One challenge for Democratic lawmakers is that their hands have been tied by various pro-choice lobbying groups who share the extremist views of the Times editorial board. Emily’s List, for instance, is simply a powerhouse of political might in Congress—not least because of their cash. CNN recently reported that they made a record off-year haul of 10.5 million dollars in the first half 2015. These funds are carefully distributed to party leadership and key members with the expectation that they will never vote for any abortion restrictions of any kind. This kind of power—a kind of power which, again, mirrors that of the N.R.A.—makes it very difficult for any Democrat to vote for even moderate legislation. At least if they want to keep their seat.
Both pieces in the Times also raise questions about enforceability. Since women aren’t required to give reasons for why they have an abortion, and because often such reasons are mixed and complex, it isn’t clear how the law could be enforced. This is where the law’s opponents are on their strongest ground. Far too often, abortion opponents move from moral claim to public policy without thinking about the additional layer of complexity such a move entails. But even granting this concern, the debate we have over this kind of law could still do two very important things.
First, it could address something that has been a very serious problem for some time: how physicians and health care teams interact with pregnant women and families. Too often, health care providers—not least because they are some of the most privileged people in our culture—use biased and ableist language in describing the life of a person with Down syndrome. They will sometimes even recommend abortion in such cases. This kind of law would obviously make those practices illegal.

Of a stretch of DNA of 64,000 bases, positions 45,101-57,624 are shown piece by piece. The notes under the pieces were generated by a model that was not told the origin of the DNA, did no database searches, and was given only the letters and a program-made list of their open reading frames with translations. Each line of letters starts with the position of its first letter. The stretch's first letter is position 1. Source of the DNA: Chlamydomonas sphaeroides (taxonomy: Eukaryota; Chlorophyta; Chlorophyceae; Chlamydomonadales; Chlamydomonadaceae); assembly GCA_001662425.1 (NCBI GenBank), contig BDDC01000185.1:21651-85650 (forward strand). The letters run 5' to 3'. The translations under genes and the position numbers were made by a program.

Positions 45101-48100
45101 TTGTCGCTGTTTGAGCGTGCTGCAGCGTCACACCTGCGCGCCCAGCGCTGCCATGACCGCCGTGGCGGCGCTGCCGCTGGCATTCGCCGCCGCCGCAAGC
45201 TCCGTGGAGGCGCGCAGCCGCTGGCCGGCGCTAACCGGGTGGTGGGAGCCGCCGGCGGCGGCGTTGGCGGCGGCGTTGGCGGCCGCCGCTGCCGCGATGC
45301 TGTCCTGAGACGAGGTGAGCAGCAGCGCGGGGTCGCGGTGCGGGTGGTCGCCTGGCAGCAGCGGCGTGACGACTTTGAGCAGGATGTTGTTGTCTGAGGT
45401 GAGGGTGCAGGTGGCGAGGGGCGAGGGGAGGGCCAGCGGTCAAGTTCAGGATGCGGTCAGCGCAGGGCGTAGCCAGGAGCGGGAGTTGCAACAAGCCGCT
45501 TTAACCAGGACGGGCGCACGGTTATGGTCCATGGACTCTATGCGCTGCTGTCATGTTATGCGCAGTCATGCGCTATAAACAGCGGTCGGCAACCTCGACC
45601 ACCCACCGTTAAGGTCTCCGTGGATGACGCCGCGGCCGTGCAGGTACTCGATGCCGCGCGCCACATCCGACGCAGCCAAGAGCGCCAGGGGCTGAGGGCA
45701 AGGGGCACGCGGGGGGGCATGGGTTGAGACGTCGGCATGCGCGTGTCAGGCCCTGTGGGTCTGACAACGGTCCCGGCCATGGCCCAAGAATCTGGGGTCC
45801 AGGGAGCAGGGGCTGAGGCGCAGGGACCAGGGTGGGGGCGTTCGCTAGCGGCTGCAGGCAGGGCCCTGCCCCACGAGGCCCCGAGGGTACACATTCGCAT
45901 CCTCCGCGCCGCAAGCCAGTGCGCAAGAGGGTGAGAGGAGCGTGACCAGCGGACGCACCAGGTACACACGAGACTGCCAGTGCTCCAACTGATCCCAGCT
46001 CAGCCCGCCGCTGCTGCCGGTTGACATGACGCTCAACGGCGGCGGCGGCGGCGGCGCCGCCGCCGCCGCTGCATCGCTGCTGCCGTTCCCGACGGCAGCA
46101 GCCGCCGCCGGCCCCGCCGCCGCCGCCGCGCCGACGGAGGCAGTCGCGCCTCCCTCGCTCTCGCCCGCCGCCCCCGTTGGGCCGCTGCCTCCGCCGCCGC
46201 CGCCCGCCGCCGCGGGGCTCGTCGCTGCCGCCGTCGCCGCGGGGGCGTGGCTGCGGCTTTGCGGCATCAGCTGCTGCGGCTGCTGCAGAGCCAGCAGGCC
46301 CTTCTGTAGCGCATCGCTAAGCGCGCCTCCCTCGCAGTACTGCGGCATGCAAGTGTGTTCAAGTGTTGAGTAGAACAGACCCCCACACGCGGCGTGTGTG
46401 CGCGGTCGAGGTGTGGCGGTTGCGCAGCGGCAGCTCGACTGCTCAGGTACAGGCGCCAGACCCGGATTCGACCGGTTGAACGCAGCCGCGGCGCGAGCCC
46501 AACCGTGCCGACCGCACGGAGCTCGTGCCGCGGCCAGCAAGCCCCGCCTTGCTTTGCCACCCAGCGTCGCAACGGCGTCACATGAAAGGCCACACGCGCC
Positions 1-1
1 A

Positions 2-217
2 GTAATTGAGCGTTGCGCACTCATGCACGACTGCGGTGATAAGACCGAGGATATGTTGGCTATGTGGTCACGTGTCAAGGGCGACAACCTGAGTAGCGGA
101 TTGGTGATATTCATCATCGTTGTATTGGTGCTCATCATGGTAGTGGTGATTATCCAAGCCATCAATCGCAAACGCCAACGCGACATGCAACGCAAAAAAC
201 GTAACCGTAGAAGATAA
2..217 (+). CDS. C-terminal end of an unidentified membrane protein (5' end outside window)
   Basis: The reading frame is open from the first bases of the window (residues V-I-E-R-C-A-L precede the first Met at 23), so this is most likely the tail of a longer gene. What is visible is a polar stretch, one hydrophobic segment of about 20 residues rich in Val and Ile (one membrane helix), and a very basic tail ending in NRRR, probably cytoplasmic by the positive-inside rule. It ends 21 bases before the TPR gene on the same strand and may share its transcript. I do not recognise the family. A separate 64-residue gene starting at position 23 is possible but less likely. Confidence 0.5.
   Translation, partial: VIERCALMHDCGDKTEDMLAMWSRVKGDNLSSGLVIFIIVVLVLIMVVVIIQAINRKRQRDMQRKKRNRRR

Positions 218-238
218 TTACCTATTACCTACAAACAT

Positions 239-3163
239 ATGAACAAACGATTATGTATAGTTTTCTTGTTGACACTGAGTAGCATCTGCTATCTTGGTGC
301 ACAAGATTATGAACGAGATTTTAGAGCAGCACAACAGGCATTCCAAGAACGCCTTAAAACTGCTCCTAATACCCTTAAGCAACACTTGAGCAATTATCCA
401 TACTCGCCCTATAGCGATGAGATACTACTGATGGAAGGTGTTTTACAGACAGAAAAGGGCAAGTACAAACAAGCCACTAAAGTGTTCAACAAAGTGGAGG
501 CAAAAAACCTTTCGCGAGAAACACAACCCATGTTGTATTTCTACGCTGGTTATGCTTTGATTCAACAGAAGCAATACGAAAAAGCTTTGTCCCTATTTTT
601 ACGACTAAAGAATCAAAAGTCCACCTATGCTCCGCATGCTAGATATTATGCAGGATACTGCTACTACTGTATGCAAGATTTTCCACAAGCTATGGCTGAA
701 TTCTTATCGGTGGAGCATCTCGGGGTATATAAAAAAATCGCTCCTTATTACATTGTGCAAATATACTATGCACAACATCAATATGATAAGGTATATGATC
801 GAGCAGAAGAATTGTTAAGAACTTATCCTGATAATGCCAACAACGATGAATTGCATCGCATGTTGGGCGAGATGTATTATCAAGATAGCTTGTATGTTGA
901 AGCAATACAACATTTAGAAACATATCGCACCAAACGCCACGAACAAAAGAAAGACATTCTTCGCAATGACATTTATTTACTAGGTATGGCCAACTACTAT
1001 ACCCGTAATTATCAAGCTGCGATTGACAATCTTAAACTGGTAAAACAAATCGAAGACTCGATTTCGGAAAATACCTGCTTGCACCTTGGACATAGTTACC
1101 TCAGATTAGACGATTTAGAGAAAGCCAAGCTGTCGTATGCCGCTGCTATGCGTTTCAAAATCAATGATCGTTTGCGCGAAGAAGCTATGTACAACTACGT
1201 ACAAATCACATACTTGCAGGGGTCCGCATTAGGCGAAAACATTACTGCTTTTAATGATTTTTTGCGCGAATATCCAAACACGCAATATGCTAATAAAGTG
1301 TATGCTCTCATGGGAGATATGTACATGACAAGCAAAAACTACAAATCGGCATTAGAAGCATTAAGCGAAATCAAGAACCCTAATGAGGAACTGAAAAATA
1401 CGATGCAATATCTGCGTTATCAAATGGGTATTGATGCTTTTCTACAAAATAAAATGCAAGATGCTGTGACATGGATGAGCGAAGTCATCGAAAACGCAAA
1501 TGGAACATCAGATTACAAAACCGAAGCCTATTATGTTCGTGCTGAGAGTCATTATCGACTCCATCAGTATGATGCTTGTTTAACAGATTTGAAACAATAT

Second, we need to remember that the law is a cultural teacher. Simply its being on the books and having physicians explain the legal situation to patients sends a social message that these disabled lives are valued by our community. Our current law and practice sends the opposite message. As we’ve seen with other kinds of laws protecting vulnerable populations, their passage has been the first step in a cultural shift in attitude and practice. So would it be with this law.
The lazy, binary, polarized abortion politics of the last forty years have made it nearly impossible for coherence and nuance to prevail in our abortion discourse. But even Americans who identify as pro-choice can get behind limiting the right in certain cases. It is high time we move beyond our simplistic approach to this complex issue and work to find those areas in which a plurality of Americans have agreement. Discouraging abortion as a response to Down syndrome could be, in fact, just such an area of agreement for those who otherwise think very differently about abortion.
Charles C. Camosy is Associate Professor of Theological and Social Ethics at Fordham University and a board member of Democrats for Life. Author of several books, his most recent is Beyond the Abortion Wars: a Way Forward for a new Generation. He tweets @nohiddenmagenta.